The Lorraine Motel had not only guests, but residents as well. The last resident of the motel, Jacqueline Smith, had resided there since 1973 as part of her work for the motel as a housekeeper. When faced with eviction for the museum project, Smith barricaded herself in her room and had to be forcibly evicted.

The neighborhood surrounding the Lorraine Motel was a lower-income, predominantly black area. At the time, the area had run-down homes that rented for $175 a month. The homes were demolished and later replaced with more expensive apartments and condominiums, as part of the rejuvenation of the downtown area.

Smith stated that the Lorraine "should be put to better uses, such as housing, job training, free college, clinic, or other services for the poor...the area surrounding the Lorraine should be rejuvenated and made decent and kept affordable, not gentrified with expensive condominiums that price the people out of their community." She has also stated that Dr. King would not have wanted $9 million spent on a building for him, and would not have wanted Lorraine Motel residents to be evicted.

Smith has maintained a vigil across the street from the Lorraine Motel for up to 21 hours per day for over 20 years, regardless of weather. She still holds vigil outside the Lorraine, although not as consistently as she has in the past.

But all that not withstanding... What moved me to tears was going inside and seeing the photos of the civil rights movement and those who participated...Known and unknown...The photos of buses being blown up ,of Freedom riders being hosed down, having dogs sicked on them, being beat and at times killed...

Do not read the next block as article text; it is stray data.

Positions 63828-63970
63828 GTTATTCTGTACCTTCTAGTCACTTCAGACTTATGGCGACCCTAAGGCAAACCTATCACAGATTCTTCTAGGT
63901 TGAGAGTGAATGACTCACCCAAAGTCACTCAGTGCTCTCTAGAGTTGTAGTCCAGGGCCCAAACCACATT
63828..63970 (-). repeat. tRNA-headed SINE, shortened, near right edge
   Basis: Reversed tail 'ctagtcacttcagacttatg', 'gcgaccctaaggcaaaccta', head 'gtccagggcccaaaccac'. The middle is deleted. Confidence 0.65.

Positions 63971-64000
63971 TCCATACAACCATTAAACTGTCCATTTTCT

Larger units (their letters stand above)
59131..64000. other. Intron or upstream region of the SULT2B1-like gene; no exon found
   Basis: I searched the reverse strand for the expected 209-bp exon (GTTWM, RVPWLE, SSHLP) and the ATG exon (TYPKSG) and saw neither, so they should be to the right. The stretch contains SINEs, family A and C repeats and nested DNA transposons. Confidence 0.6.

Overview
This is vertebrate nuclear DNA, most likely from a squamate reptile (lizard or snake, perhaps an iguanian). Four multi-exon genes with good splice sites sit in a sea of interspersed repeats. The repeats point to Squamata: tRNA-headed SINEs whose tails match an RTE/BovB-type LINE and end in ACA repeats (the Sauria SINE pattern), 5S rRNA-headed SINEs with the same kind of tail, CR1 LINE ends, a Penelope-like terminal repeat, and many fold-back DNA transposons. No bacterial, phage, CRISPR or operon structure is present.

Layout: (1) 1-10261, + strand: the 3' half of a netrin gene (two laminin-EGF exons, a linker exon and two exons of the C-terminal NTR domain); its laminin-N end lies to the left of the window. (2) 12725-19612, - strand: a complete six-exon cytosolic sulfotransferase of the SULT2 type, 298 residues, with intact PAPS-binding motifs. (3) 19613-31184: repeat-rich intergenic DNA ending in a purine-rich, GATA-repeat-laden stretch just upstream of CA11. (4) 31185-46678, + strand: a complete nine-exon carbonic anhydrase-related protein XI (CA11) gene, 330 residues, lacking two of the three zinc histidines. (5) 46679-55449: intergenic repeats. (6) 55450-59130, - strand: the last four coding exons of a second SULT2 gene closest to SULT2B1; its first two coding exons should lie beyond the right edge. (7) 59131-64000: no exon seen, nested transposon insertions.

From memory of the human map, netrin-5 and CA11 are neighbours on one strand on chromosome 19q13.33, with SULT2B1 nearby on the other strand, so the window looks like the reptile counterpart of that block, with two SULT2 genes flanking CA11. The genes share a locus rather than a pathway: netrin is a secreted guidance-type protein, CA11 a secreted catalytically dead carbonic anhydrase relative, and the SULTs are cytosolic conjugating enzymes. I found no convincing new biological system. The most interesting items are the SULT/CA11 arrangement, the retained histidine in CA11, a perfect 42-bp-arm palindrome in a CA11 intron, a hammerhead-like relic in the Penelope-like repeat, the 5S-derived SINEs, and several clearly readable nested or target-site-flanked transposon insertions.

For the right to vote and for public accomodation and an end to racial segregation and hell, just basic rights of citizenship that had been guarunteed to us close to 100 years before (on paper) but never actually put into motion.

It's a sad sad part of American History that I'm only skimming over here as I write this in the wee hours of the morning...I was moved to tears by all of these people who like I said are known and unknown...who are honored at this museum along with Dr. King...I am just humbled and grateful for their sacrifice...What they did makes what I do here sometimes on this blog...All the more worthwhile and meaningful.


James Perkins said...

Wow Bruh, That is something...Glad you had an enjoyable time!

Yvonne Anderson said...

I've been to it...It is indeed moving!

Jazzy said...

Very,Very informative..I feel you!

Sunflower said...

Wonderful and moving post! Glad you had a good time and got home safely!

Brenda said...

Very, very good read...Very interesting...I didn't know about this place at all..Thanks for sharing!

Samuel Bastion said...

Like Yvonne, I have visited the National Civil Rights museum before and have also been as you say moved to tears...

I enjoyed reading your post and the little extra personal touch you added to it.

Toni said...

You were M.I.A. for a few days Keith...I thought ...This is so unlike you...LOL..Glad you're back!

Angie B. said...

Heyy welcome back...Good Post!

Shanita said...

Hey Big Bro! Great post and I too was moved to tears. Truly, we come from great people who's blood, sweat, tears and efforts have not been in vain! I'm glad you had a fun, safe and interesting/informative trip.

I'm back to blogger world and happy to see you still bloggig!

Consultoria RH said...